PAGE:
P: n/a christopher diggins wrote: Here is some code I wrote for Matrix multiplication for arbitrary dimensionality known at compile-time. I am curious how practical it is. For instance, is it common to know the dimensionality of matricies at compile-time? Any help would be appreciated. Hopefully this code comes in useful for someone, let me know if you find it useful, or if you have suggestions on how to improve it. // Public Domain by Christopher Diggins, 2005 Unless you claim the copyright, You have no right to give your code away or even to use it yourself. For more details, see: http://www.gnu.org/licenses/licenses.html You will probably want to use a copyleft: http://www.gnu.org/licenses/licenses...WhatIsCopyleft #include #include #include #include template class Slice { public: // constructor Slice(Value_T* x) : p(x) { } // typedef typedef Value_T value_type; // only a forward iterator is provided, // others are left as an exercise for the reader struct Slice_forward_iter { Slice_forward_iter(Value_T* x) : p(x) { } Value_T& operator*() { return *p; } const Value_T& operator*() const { return *p; } Value_T& operator++() { Value_T* tmp = p; p += Stride_N; return *tmp; } Value_T& operator++(int) { return *(p+=Stride_N); } bool operator==(const Slice_forward_iter& x) { return p == x.p; } bool operator!=(const Slice_forward_iter& x) { return p != x.p; } Value_T* p; }; typedef Slice_forward_iter iterator; typedef const Slice_forward_iter const_iterator; // public functions iterator begin() { return iterator(p); } iterator end() { return iterator(p + (Size_N * Stride_N)); } value_type& operator[](size_t n) { return *(p + (n * Stride_N)); } const value_type& operator[](size_t n) const { return *(p + (n * Stride_N)); } static size_t size() { return Size_N; } static size_t stride() { return Stride_N; } private: // prevent default construction Slice() { }; Value_T* p; }; template class Matrix { public: typedef Slice row_type; typedef Slice col_type; const row_type row(unsigned int n) const { assert(n < rows); return row_type(data + (n * Cols_N)); } const col_type column(unsigned int n) const { assert(n < cols); return col_type(data + n); } row_type operator[](unsigned int n) { return row(n); } const row_type operator[](unsigned int n) const { return row(n); } const static unsigned int rows = Rows_N; const static unsigned int cols = Cols_N; typedef Value_T value_type; private: mutable Value_T data[Rows_N * Cols_N]; }; template struct MatrixMultiplicationType { typedef Matrix type; }; template typename Slice1_T::value_type dot_product(Slice1_T x, Slice2_T y) { assert(x.size() == y.size()); return std::inner_product(x.begin(), x.end(), y.begin(), typename Slice1_T::value_type(0)); } template typename MatrixMultiplicationType::type matrix_multiply(const Matrix1& m1, const Matrix2& m2) { typename MatrixMultiplicationType::type result; assert(Matrix1::cols == Matrix2::rows); for (int i=0; i < Matrix1::rows; ++i) for (int j=0; j < Matrix2::cols; ++j) result[i][j] = dot_product(m1.row(i), m2.column(j)); return result; } template void output_matrix(const Matrix_T& x) { for (int i=0; i < x.rows; ++i) { for (int j=0; j < x.cols; ++j) { std::cout << x[i][j] << ", "; } std::cout << std::endl; } std::cout << std::endl; } void test_matrix() { Matrix m1; m1 = 2; m1 = 3; Matrix m2; m2 = 2; m2 = 0; m2 = 0; m2 = 2; output_matrix(m2); Matrix m3 = matrix_multiply(m1, m2); output_matrix(m3); } int main() { test_matrix(); system("pause"); return 0; } g++ -Wall -ansi -pedantic -o main main.cpp main.cpp: In function `void output_matrix(const Matrix_T&) [with Matrix_T = Matrix]': main.cpp:112: instantiated from here main.cpp:94: warning: comparison between signed and unsigned integer expressionsmain.cpp:112: instantiated from here main.cpp:95: warning: comparison between signed and unsigned integer expressionsmain.cpp: In function `typename MatrixMultiplicationType::type matrix_multiply(const Matrix1&, const Matrix2&) [with Matrix1 = Matrix, Matrix2 = Matrix]': main.cpp:113: instantiated from here main.cpp:86: warning: comparison between signed and unsigned integer expressionsmain.cpp:113: instantiated from here main.cpp:87: warning: comparison between signed and unsigned integer expressionsmain.cpp: In function `void output_matrix(const Matrix_T&) [with Matrix_T = Matrix]': main.cpp:114: instantiated from here main.cpp:94: warning: comparison between signed and unsigned integer expressionsmain.cpp:114: instantiated from here main.cpp:95: warning: comparison between signed and unsigned integer expressions Evidently, your code needs lots of work. Also, the design is still very poor. See The Object-Oriented Numerics Page http://www.oonumerics.org/oon/ to get an idea about how the experts do this. Good Luck. Jul 23 '05 #3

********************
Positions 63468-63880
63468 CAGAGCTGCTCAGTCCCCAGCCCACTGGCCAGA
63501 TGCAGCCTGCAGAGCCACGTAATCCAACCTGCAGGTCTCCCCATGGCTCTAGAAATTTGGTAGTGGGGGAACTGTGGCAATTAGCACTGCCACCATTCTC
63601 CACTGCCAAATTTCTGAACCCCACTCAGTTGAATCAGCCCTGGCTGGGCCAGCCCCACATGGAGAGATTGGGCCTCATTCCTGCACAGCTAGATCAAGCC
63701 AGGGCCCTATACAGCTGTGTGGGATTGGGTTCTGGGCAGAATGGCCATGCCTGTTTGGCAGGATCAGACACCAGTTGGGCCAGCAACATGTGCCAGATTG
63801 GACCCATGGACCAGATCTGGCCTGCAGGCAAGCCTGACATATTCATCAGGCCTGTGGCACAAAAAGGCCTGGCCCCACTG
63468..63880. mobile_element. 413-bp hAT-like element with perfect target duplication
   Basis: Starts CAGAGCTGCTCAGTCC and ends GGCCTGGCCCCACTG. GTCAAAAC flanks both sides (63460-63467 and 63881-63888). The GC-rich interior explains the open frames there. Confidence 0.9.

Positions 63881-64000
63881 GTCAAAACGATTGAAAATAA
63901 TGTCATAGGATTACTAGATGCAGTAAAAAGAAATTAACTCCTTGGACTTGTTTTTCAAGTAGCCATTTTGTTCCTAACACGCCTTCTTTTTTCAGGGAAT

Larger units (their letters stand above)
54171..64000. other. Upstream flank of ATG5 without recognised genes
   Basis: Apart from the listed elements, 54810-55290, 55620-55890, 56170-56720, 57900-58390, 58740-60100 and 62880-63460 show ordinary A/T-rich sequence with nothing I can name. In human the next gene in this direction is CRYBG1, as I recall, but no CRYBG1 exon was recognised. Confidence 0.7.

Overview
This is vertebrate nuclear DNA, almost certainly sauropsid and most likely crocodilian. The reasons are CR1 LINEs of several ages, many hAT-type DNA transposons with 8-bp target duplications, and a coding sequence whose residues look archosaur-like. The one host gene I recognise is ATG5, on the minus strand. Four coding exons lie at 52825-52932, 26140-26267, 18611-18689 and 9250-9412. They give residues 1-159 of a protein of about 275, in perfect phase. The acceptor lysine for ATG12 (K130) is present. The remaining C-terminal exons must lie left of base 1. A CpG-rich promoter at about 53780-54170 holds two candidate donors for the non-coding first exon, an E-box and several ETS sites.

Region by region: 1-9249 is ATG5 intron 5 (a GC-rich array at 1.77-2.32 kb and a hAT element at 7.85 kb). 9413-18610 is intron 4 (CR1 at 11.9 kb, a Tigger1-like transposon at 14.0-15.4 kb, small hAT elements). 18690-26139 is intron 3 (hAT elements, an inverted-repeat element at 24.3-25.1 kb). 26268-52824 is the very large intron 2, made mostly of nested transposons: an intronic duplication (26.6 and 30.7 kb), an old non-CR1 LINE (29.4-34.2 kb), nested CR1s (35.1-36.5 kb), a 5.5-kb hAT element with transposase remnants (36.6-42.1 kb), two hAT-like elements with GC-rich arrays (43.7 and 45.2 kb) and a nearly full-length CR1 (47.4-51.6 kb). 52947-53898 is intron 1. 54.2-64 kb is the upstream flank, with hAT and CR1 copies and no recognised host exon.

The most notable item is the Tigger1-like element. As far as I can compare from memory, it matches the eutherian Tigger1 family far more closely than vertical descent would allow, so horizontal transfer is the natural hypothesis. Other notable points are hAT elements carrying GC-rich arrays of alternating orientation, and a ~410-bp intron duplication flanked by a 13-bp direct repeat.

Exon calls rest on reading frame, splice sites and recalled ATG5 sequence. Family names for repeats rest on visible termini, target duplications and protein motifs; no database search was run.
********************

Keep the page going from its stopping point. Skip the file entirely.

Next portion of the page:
P: n/a > Evidently, your code needs lots of work. Also, the design is still very poor. See The Object-Oriented Numerics Page http://www.oonumerics.org/oon/ to get an idea about how the experts do this. I was curious how an "expert" implementation compares, so I compared my code to boost::ublas. Preliminary tests show that my implementation runs over twice as fast, and I haven't done any profiling or optimizing whatsoever. This makes sense, because the compiler can optimize the indexing using constants rather than doing variable lookups. This still leaves my original question: How practical is it? And do people often no matrix dimensions at compile time? For those interested here is my first attempt at benchmarking.: #include #include #include // ... see previous post ... using namespace boost::numeric::ublas; template void compare_naive_and_ublas() { Matrix result1; matrix result2; { std::cout << "about to run Naive test " << std::endl; Matrix m1; Matrix m2; int n = 0; for (unsigned i = 0; i < M; ++i) for (unsigned j = 0; j < R; ++j) m1[i][j] = ++n; n = 0; for (unsigned i = 0; i < R; ++i) for (unsigned j = 0; j < N; ++j) m2[i][j] = ++n; boost::progress_timer t; for (int i=0; i < I; i++) { result1 = matrix_multiply(m1, m2); } std::cout << "naive time elapsed " << t.elapsed() << std::endl; } { std::cout << "about to run uBlas test " << std::endl; matrix m1(M, R); matrix m2(R, N); int n = 0; for (unsigned i = 0; i < M; ++i) for (unsigned j = 0; j < R; ++j) m1(i, j) = ++n; n = 0; for (unsigned i = 0; i < R; ++i) for (unsigned j = 0; j < N; ++j) m2(i, j) = ++n; boost::progress_timer t; for (int i=0; i < I; i++) { result2 = prod(m1, m2); } std::cout << "boost time elapsed " << t.elapsed() << std::endl; } for (unsigned i = 0; i < M; ++i) for (unsigned j = 0; j < N; ++j) assert(result1[i][j] == result2(i, j)); } int main() { compare_naive_and_ublas(); system("pause"); return 0; } Jul 23 '05 #6